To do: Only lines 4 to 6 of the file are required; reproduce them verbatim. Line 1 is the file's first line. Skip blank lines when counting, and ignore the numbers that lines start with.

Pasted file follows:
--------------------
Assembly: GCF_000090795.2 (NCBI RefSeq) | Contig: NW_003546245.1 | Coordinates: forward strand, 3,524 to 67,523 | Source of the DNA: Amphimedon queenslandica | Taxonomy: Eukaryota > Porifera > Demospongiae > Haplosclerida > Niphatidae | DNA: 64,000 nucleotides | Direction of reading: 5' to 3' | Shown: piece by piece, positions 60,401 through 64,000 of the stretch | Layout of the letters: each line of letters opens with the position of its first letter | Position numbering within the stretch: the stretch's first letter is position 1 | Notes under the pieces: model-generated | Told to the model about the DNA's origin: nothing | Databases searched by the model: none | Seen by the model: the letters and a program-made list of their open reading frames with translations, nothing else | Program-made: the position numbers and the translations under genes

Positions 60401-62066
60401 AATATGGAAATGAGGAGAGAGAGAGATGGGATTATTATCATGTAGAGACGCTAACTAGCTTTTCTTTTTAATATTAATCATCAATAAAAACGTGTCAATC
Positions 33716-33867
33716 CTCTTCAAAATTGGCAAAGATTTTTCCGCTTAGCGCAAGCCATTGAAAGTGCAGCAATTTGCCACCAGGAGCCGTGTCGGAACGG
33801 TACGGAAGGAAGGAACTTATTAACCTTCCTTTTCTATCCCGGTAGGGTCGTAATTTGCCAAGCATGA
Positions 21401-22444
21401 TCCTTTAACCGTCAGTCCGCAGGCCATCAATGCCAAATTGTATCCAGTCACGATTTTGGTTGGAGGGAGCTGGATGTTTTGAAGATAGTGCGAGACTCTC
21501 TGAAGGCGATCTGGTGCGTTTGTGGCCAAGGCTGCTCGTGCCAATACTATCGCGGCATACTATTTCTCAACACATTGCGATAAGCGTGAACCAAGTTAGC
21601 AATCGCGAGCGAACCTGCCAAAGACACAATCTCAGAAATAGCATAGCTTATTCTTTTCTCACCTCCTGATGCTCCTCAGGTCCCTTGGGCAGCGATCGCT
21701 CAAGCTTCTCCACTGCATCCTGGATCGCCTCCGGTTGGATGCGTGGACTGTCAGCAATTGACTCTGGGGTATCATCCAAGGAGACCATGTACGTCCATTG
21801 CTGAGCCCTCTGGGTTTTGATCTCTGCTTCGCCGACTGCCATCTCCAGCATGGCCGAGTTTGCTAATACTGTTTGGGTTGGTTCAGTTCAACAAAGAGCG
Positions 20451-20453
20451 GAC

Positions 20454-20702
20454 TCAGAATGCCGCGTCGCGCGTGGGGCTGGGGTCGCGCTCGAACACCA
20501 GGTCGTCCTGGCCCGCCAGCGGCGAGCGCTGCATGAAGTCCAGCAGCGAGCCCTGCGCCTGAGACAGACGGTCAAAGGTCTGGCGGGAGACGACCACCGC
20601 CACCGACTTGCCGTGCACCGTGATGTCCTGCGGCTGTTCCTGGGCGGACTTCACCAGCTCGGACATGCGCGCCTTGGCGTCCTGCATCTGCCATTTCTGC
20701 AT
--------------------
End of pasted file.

Positions 33716-33867
33716 CTCTTCAAAATTGGCAAAGATTTTTCCGCTTAGCGCAAGCCATTGAAAGTGCAGCAATTTGCCACCAGGAGCCGTGTCGGAACGG
33801 TACGGAAGGAAGGAACTTATTAACCTTCCTTTTCTATCCCGGTAGGGTCGTAATTTGCCAAGCATGA